DNA mismatch repair and cancer

Research output: Contribution to journalReview article

62 Scopus citations

Abstract

DNA mismatch repair (MMR) is an important genome caretaker system. It ensures genomic stability by correcting mismatches generated during DNA replication and recombination and by triggering apoptosis of cells with large amounts of DNA damage. Protein components responsible for these reactions are highly conserved through evolution, and homologs of bacterial MutS and MutL, which are key players in the initiation steps of both the strand-specific mismatch correction and MMR- dependent apoptotic signaling, have been identified in human cells. Inactivation of genes encoding these activities leads to genome-wide instability, particularly in simple repetitive sequences, and predisposition to certain types of cancer, including hereditary non-polyposis colorectal cancer.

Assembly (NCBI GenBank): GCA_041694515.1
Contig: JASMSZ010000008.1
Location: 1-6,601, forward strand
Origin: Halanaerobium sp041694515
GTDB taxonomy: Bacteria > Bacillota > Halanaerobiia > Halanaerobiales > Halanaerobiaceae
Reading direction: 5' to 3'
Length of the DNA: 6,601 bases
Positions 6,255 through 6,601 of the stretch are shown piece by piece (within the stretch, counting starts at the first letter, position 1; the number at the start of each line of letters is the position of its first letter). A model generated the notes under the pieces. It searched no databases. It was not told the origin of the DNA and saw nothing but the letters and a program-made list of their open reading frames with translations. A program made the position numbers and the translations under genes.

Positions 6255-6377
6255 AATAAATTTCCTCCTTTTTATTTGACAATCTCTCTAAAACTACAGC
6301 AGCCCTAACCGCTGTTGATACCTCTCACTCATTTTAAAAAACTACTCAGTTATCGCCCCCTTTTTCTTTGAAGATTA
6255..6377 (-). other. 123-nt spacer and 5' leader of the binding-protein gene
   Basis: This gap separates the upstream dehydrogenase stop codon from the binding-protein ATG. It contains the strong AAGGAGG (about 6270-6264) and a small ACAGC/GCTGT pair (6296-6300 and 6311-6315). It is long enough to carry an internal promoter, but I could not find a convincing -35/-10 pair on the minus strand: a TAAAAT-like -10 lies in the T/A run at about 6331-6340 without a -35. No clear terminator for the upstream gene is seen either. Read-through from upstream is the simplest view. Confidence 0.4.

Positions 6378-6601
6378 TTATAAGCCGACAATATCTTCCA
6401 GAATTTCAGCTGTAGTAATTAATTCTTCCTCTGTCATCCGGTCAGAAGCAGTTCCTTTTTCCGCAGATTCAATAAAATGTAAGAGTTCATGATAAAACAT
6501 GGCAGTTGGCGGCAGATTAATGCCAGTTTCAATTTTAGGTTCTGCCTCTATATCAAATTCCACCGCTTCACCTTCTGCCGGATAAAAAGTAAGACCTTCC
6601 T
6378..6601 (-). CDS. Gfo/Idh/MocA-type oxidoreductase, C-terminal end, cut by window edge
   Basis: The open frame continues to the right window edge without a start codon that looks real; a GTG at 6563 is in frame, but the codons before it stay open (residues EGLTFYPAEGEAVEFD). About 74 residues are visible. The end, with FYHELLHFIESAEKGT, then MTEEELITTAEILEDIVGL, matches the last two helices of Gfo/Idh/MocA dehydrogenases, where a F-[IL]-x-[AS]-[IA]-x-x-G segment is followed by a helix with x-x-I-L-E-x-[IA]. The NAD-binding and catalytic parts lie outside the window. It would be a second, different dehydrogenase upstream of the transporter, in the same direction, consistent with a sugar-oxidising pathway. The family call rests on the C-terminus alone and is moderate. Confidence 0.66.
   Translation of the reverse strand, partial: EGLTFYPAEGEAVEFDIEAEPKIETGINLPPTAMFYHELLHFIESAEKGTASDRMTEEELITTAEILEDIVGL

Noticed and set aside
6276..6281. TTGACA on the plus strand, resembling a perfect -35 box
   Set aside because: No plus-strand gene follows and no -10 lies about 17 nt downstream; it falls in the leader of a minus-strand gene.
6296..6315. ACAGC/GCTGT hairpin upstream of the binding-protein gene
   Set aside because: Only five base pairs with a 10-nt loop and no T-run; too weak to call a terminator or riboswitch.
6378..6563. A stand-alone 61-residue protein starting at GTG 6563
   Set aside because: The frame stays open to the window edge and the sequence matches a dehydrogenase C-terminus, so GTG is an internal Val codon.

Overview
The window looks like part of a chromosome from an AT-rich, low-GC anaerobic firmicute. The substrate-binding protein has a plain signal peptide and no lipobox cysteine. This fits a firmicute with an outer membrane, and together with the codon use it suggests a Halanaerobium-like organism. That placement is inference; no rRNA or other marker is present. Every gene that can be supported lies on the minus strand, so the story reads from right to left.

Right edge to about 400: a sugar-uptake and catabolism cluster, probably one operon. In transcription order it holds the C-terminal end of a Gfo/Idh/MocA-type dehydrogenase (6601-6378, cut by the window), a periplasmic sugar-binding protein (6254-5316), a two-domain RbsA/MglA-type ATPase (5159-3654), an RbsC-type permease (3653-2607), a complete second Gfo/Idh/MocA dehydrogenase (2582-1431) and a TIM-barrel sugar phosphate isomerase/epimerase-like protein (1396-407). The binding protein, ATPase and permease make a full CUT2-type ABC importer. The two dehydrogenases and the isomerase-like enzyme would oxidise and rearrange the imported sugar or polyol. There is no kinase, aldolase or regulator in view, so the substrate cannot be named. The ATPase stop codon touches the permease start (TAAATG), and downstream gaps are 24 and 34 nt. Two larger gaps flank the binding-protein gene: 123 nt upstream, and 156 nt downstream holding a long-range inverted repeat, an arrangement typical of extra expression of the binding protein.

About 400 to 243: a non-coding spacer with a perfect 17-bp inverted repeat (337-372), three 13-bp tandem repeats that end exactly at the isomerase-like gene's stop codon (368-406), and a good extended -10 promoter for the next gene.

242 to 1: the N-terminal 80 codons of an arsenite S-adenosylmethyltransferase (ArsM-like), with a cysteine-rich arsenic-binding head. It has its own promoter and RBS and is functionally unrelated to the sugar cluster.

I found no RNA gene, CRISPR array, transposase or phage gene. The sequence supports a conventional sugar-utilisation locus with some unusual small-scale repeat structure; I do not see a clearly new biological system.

Original languageEnglish (US)
Pages (from-to)d997-d1018
JournalFrontiers in Bioscience
Volume8
StatePublished - Dec 1 2003

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Keywords

  • Apoptosis
  • Cancer
  • HNPCC
  • Microsatellite instability
  • Mismatch repair
  • Review

ASJC Scopus subject areas

  • Biochemistry, Genetics and Molecular Biology(all)
  • Immunology and Microbiology(all)

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